On May 9, Gov. Jared Polis signed into law SB23-290, the Natural Medicine Regulation and Legalization bill, providing specifics on how Colorado will enable the personal and therapeutic use of five natural psychedelic substances.
By and large, the law reflects the original intentions of its progenitor, Proposition 122, which had five main components. First, the state was to decriminalize possessing, growing and gifting psilocybin, psilocin, ibogaine, DMT and mescaline by anyone 21 and older. Second, it directed the state to allow for the supervised use of psilocybin and psilocin at licensed facilities by late 2024, then of the other three natural psychedelics by 2026. It also stipulated that local governments would be prohibited from banning licensed facilities, services or use of those substances. And finally, the proposition called for the state to establish penalties for anyone under 21 using, possessing or transporting these substances.
But there are a few notable differences lawmakers added or tweaked during their legislative sessions, and SB23-290 is full of details concerning personal cultivation, business licensing and taxation, local authority to regulate these substances and more.
Concerning personal cultivation, the law states that it must be done in a private residence in a space smaller than 12 by 12 feet (or outside on private property in a locked and enclosed area). There is no quantified limit on personal possession of any of the five psychedelics. However, cultivating beyond the limits is punishable by a $1,000 fine, and public consumption or underage possession would be punishable by a $100 fine.
The law also creates a legal pathway to seal records of Coloradans convicted of a psychedelic-related crime. This was not originally prescribed by Prop 122 but fills a gap for people who can’t get jobs or vote because of felonies related to possessing or growing any of the five psychedelics outlined in the law. On top of that, the law stipulates that the use of these psychedelics would not constitute a violation of parole.
One of the most notable differences between Prop 122 and SB23-290 deals with regulating therapeutic programs and issuing licenses for cultivators, manufacturers, testing facilities and healing centers. Originally, responsibility for that was given to the Department of Regulatory Agencies (DORA), however, the law creates the Division of Natural Medicine under the Department of Revenue to manage therapeutic programs and licensing.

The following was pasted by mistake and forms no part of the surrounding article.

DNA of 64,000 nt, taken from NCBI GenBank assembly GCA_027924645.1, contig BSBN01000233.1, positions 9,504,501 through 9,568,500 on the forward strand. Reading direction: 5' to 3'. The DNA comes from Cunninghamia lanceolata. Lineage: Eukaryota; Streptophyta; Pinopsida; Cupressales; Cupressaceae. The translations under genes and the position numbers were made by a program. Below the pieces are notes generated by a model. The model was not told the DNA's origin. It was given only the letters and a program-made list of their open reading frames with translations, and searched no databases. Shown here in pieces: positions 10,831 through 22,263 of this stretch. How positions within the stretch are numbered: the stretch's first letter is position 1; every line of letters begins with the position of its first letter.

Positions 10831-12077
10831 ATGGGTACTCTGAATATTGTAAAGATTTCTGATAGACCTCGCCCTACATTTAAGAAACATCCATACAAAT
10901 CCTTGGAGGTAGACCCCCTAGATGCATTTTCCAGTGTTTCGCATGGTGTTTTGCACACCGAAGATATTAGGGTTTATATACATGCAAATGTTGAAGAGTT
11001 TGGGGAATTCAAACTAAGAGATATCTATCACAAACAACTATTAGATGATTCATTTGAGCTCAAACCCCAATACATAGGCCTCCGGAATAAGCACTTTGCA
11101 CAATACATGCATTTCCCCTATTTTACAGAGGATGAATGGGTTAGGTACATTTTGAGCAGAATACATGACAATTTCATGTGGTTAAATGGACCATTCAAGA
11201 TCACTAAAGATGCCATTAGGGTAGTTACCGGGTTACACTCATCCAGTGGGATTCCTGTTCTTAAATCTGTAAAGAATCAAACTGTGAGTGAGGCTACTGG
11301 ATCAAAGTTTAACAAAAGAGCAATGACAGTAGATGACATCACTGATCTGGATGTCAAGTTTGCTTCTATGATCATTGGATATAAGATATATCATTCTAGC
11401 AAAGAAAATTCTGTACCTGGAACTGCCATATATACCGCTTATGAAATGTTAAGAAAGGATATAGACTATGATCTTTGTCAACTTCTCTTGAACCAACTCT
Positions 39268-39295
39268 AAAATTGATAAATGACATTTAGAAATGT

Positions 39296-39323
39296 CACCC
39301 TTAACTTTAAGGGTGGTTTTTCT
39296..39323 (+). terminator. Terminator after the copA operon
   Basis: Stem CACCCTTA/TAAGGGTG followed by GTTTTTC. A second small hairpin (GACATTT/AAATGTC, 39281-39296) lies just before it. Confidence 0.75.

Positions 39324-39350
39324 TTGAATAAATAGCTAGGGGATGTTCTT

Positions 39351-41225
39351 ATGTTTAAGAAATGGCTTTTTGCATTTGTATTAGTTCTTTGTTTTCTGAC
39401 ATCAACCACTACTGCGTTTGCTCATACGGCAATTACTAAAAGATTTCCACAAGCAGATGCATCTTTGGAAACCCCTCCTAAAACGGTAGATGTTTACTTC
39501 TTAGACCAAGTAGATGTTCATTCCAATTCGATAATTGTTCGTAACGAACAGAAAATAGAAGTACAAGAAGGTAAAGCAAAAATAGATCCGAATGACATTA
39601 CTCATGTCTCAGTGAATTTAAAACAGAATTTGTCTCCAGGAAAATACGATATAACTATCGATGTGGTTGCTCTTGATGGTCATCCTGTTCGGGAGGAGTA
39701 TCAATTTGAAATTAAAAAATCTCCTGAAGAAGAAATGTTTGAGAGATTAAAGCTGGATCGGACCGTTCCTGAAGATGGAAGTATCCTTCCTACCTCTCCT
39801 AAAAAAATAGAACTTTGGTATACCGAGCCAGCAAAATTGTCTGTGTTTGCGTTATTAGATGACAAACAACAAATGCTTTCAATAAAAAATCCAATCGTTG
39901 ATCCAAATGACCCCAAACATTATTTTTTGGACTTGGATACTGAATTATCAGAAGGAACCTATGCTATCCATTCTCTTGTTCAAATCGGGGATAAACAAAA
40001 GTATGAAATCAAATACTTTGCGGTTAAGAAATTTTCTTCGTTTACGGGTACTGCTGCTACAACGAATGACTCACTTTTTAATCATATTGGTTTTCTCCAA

Another difference is that SB23-290 establishes a new federally recognized American Tribes and Indigenous community working group. No American tribes were consulted during the campaign for Prop 122, and with the commercialization of these sacred substances on the horizon (Weed Between the Lines, “The psychedelic succulent,” April 27, 2023), some fear there will be cultural and religious exploitation of Native American traditions (see page 6 for a guest opinion on this). The goal of the Indigenous communities working group is to mitigate that outcome.
SB23-290 also opens up the regulations surrounding ibogaine (Weed Between the Lines, “The addiction therapy drug,” April 6, 2023). Under Prop 122’s language, ibogaine clinics wouldn’t have been able to open until 2026. But under the law, regulators can reconsider that restriction on ibogaine to authorize supervised therapeutic use of it at any time.
The law creates four different kinds of licenses: cultivation facilities, healing centers, product manufacturers and testing facilities. Licensed businesses will be able to deduct expenses from their state taxes. However, like cannabis businesses, under the 280E tax law, natural medicine businesses will still not be able to deduct federal taxes.
Finally, SB23-290 upholds the original provision from Prop 122 that prohibits local governments from banning licensed facilities, services, or the use of natural psychedelic substances. However, unlike Prop 122, it allows local governments to enact regulations around time, place and manner of operations.